Realizing Standards of Practice in VET

  • Maggie GregsonEmail author
  • Brian Todd
Reference work entry


The Sainsbury (Report of the independent panel on technical education, Department for Education and Skills, London, 2016) draws attention to the importance of ensuring that proposed new standards for vocational and technical education in England are not reduced to the simplistic functional analysis of narrow job roles (an approach prevalent in England from the 1980s to the present), or limited to include only the short-term, instrumental needs of individual employers. This lesson is either hard to hear or difficult to learn. Over 20 years ago, Wolf (Competence based assessment. Open University Press, London, 1995) and, more recently, Wolf (Review of vocational education. Department of Business Education and Skills, London, 2011) warned of dangers in the use of functional analysis in the development of vocational standards on the grounds that such approaches tend to lead to the production of “bewildering lists of atomised ‘skills’ and a rather ‘tick-box’ approach to vocational assessment.” Behind this stands the deeper point, that the search to find an absolutely perfect list of vocational standards of knowledge, skills, and attitudes is costly, time-consuming, and ultimately self-defeating because, at the end of the day, all that you have is a longer/different list. Sennett (The Craftsman. Penguin, London, 2008) reminds us that what we mean by good quality work and what we consider to be effective approaches to assessment are central to good educational practice in a wide variety of vocational contexts. Literature from the field of educational research supports the claim that when teaching, learning, and assessment are seen as integrated forms of good educational practice, high levels of achievement can be realized. However, meaningful and workable standards of quality and research-informed assessment practice are not yet well understood or widely evident in the English system of vocational education and training (and possibly elsewhere).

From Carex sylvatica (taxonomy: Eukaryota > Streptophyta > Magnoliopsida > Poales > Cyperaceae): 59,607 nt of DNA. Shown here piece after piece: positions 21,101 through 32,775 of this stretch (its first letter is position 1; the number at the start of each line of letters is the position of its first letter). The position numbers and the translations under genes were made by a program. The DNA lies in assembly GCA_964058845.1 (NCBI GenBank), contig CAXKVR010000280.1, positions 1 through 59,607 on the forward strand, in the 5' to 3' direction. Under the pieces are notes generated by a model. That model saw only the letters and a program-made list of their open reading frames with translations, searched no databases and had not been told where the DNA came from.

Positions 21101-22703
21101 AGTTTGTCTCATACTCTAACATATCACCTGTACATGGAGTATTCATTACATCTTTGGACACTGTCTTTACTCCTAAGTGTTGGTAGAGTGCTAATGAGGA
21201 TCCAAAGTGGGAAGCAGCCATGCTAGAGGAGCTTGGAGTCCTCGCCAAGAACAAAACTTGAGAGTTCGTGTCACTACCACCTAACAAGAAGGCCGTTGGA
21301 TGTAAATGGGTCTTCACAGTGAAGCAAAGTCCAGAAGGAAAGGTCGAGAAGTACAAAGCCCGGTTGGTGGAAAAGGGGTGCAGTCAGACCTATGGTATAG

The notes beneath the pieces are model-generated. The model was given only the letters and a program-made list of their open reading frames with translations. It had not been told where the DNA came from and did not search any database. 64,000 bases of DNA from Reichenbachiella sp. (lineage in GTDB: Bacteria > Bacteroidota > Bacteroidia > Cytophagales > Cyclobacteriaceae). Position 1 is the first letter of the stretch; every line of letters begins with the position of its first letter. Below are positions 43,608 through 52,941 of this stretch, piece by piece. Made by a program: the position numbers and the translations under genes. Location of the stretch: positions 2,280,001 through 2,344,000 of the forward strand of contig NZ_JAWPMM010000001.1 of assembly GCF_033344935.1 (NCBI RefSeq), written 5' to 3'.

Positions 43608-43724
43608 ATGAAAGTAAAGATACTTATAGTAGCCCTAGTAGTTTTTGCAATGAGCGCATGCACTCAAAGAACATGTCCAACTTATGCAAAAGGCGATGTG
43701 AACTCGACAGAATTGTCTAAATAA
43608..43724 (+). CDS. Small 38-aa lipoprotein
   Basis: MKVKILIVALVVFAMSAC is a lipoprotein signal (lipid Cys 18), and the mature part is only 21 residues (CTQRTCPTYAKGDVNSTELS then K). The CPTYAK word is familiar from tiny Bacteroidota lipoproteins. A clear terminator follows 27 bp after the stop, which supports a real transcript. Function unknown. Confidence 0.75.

Apprenticeships Formative and summative assessment Functional analysis Quality Vocational education 


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Copyright information

© Springer Nature Switzerland AG 2019

Authors and Affiliations

  1. 1.School of EducationUniversity of SunderlandSunderlandUK
  2. 2.Training DepartmentSIEMENS Energy ServicesNewcastle-upon-TyneUK

Section editors and affiliations

  • Joy Papier
    • 1
  1. 1.Institute for Post-School StudiesUniversity of the Western CapeCape TownSouth Africa

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